The McKinsey Global Institute has just released a new report with the following gloomy prognostication:
Our analysis suggests that over the next 20 years, total returns including dividends and capital appreciation could be considerably lower than they were in the past three decades. This would have important repercussions for investors and other stakeholders, many of whom have grown used to these high returns.
This report does one of the things I like least: It makes a forecast.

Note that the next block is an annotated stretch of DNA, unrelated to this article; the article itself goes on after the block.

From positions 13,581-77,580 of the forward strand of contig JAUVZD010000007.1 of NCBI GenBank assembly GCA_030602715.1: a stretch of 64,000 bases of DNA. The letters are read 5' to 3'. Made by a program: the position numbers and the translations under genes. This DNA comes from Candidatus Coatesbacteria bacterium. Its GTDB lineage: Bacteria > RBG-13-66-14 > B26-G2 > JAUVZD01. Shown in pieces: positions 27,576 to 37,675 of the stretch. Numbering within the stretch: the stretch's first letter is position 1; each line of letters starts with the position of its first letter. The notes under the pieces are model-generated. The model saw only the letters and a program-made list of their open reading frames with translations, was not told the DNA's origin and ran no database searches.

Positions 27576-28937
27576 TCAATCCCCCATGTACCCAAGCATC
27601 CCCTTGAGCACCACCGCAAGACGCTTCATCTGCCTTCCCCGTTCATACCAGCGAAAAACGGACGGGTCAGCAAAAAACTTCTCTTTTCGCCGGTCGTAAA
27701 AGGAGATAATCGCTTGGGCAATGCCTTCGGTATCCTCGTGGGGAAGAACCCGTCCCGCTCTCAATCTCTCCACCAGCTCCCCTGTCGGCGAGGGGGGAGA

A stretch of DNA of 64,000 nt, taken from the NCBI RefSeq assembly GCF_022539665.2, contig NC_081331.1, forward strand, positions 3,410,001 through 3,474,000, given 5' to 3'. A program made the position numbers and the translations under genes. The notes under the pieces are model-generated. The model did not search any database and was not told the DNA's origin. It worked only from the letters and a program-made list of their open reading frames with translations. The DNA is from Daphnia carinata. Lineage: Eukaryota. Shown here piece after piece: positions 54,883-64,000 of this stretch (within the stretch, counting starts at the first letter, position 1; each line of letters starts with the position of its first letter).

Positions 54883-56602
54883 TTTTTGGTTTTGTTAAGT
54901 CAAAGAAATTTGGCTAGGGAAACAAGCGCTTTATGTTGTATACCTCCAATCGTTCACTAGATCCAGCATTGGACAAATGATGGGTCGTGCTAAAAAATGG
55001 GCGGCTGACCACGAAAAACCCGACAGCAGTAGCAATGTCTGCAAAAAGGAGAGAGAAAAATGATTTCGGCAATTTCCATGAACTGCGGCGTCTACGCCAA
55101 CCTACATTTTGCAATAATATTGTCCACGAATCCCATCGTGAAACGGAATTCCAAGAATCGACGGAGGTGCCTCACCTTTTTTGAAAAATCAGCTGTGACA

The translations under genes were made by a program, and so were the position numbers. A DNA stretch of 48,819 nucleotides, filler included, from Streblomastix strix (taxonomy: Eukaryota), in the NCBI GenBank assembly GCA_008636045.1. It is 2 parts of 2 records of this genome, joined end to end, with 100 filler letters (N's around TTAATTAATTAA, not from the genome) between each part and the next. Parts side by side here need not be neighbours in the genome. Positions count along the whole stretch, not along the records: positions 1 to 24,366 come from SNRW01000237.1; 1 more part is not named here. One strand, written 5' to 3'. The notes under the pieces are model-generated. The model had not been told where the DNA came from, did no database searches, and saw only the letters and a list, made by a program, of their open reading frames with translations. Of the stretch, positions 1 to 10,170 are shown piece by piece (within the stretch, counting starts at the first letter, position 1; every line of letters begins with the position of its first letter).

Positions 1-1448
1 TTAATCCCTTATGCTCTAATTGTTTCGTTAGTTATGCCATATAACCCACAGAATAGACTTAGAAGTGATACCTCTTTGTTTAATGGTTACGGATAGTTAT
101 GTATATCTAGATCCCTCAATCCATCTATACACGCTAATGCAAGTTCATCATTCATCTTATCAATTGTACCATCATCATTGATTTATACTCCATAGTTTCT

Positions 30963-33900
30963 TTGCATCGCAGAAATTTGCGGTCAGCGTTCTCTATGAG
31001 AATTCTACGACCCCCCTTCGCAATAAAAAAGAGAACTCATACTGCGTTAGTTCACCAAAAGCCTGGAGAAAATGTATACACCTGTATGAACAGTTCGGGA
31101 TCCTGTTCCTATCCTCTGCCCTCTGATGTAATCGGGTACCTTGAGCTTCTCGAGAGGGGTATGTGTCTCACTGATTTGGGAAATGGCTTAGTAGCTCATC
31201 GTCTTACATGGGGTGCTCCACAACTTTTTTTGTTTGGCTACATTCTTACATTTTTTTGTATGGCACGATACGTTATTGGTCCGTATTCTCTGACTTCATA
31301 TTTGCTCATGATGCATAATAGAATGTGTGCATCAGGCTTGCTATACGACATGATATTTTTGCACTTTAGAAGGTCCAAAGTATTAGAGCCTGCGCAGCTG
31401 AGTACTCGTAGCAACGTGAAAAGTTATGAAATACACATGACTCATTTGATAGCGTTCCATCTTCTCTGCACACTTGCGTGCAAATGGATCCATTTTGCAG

Longstanding readers probably will be familiar with my aversion to this type of marketing hype. What’s more, it’s for events so far in the future that not many people who are reading the report today will remember to hold McKinsey accountable 20 years from now (unless the forecast is right, in which case someone there will surely trumpet it).
At least the report has a pretty colored graphic to go with it:
There are a number of issues with this sort of report that deserve a more detailed critique.
First, it is filled with all manner of assumptions about growth in the U.S., Europe and Asia; some of them may be correct, but many of them are likely to be wrong.
Continues at Forecasters Keep Trying to Predict the Future